Applying the New IPC Standard for Traceability Makes Compliance and Reporting Easier
IPC has created a new standard and specification for traceability practices across all levels of electronics manufacturing, and specifically for electronics assembly. The IPC-1782 standard defines four levels for material and process traceability. With this new standard, companies that are practicing basic levels of traceability can evolve to higher levels (Table 1). Implementing this standard means that companies will be able to clearly define the expectations of what is required for compliance and conformance to customer needs.
Traceability is often a key component of quality standards across the electronics industry. But it has been approached from various points of view, and it can be defined as any combination of material traceability, product tracking, and process recording. And even within material traceability, views can differ on what should be recorded, how detailed it is, and how accurate it needs to be. Materials traceability could mean tracking specific materials to a work order, to a specifically identified PCB within a work order, or even to a specific component placement on that PCB. It may include all types of materials or perhaps only high-value, safety-critical parts or serialized parts. It may include or exclude parts replaced at repair stations or where an alternative or substitute part has been used, and it can include many more examples where a choice in the depth and breadth of recording is needed.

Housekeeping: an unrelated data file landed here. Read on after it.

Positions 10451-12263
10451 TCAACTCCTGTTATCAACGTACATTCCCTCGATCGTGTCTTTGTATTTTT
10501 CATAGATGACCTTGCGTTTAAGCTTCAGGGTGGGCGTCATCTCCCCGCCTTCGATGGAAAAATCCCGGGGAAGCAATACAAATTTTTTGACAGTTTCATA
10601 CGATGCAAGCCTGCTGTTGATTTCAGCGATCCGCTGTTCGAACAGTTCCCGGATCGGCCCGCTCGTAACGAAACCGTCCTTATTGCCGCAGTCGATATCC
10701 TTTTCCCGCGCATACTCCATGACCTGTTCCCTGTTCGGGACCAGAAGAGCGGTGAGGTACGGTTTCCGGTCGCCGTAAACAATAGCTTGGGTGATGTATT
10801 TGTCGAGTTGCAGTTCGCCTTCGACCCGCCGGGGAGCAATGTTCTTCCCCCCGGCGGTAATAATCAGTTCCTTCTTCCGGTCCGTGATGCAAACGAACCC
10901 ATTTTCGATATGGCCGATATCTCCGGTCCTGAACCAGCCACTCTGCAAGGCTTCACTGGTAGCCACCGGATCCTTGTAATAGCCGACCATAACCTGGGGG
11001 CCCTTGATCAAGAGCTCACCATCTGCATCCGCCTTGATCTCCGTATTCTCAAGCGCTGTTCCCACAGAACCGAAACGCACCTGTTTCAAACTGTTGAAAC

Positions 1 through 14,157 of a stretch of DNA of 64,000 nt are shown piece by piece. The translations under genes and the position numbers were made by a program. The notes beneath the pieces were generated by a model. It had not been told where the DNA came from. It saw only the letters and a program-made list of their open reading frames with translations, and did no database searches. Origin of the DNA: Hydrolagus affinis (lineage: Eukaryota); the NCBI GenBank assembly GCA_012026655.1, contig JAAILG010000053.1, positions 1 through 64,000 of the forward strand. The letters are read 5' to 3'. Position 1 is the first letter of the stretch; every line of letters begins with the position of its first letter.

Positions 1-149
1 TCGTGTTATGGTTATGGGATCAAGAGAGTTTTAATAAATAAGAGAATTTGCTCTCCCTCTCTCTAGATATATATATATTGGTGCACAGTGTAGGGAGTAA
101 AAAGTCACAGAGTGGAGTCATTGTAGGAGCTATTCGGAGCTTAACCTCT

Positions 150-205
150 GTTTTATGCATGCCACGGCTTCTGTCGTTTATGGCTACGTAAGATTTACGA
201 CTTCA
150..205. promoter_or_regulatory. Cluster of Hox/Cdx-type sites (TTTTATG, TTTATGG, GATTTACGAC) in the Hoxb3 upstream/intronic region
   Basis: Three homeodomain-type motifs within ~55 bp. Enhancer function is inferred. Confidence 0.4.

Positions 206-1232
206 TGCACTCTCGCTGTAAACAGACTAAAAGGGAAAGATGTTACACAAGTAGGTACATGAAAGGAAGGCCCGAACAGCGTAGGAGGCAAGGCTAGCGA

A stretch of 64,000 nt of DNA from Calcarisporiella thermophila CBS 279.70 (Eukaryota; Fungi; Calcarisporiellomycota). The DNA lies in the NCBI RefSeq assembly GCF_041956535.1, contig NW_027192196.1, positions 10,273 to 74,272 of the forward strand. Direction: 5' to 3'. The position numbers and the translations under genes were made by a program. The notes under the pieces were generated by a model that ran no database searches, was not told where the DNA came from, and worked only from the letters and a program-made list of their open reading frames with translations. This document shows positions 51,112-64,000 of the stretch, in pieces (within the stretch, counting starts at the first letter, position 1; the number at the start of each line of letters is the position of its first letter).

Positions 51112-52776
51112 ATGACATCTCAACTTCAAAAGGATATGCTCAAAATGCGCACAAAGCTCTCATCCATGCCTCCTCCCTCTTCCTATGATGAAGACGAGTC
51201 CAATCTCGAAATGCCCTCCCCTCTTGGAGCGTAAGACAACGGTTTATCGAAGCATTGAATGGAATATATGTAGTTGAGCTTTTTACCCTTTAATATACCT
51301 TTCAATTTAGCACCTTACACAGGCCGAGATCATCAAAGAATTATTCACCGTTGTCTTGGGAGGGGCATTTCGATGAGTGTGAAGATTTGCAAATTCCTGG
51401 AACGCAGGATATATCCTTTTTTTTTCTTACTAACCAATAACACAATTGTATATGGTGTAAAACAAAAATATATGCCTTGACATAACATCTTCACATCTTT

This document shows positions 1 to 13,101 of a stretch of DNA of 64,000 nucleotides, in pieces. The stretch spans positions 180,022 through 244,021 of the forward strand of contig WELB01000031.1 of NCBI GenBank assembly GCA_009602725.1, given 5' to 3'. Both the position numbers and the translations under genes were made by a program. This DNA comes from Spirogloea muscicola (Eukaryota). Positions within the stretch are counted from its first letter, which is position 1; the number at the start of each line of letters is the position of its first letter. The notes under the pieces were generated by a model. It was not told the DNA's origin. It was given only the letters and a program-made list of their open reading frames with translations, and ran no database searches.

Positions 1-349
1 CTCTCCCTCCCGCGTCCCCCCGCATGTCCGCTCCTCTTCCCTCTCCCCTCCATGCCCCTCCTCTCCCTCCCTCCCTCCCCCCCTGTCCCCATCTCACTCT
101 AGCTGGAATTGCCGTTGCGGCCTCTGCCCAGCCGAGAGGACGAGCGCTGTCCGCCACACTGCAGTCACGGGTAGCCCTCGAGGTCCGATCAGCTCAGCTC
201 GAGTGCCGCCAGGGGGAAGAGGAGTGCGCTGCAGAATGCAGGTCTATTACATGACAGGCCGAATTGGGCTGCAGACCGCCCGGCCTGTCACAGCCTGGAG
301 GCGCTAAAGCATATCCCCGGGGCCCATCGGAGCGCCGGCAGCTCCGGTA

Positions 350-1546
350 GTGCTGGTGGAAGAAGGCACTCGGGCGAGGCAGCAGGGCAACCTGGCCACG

Table 1: IPC-1782 summary of traceability levels.
Accuracy is another area of contention. Process operational efficiency may conflict with the accuracy with which the traceability data is collected, as for example trays are re-filled without positive poka-yoke confirmation of verification. These are just some typical variations in the level and degree of material traceability. For product tracking and process data recording, an immense number of other similar decisions have to be made.
Individual companies typically have created their own set of high-level rules for traceability data that should be collected as part of their conformance requirements. The problem with all of these different specifications, often made without an in-depth understanding of the processes involved, was that exactly what data should be recorded, from where, and how it was supposed to relate to the product and process was left undefined. This has resulted in the collection of traceability data that is unreliable, incomplete, and/or irrelevant.
Negotiations around traceability requirements between the product owner and manufacturing have become increasingly difficult because neither speaks the same language, and they have common no point of view. Spectacular and public cases of product recalls have been the result, even while electronic systems are becoming more of a critical part of our everyday lives, and counterfeiters are having a significant effect on product quality and brand trust.
Compliance to internal or external standards helps assure manufacturers that work is only placed into manufacturing centers which demonstrate the appropriate compliance certificates or approvals. Today, compliance requirements extend to all quality sensitive markets for electronic goods such as military, medical, automotive, aerospace, telecommunications, and industrial controls. Even lower-priced consumer goods, such as handsets, toys, and games, require safety and environmental compliance. Manufacturers who are not able to demonstrate this compliance simply do not win business in these markets. These trends are driving manufacturers to implement higher levels of traceability for a wider range of industry segments.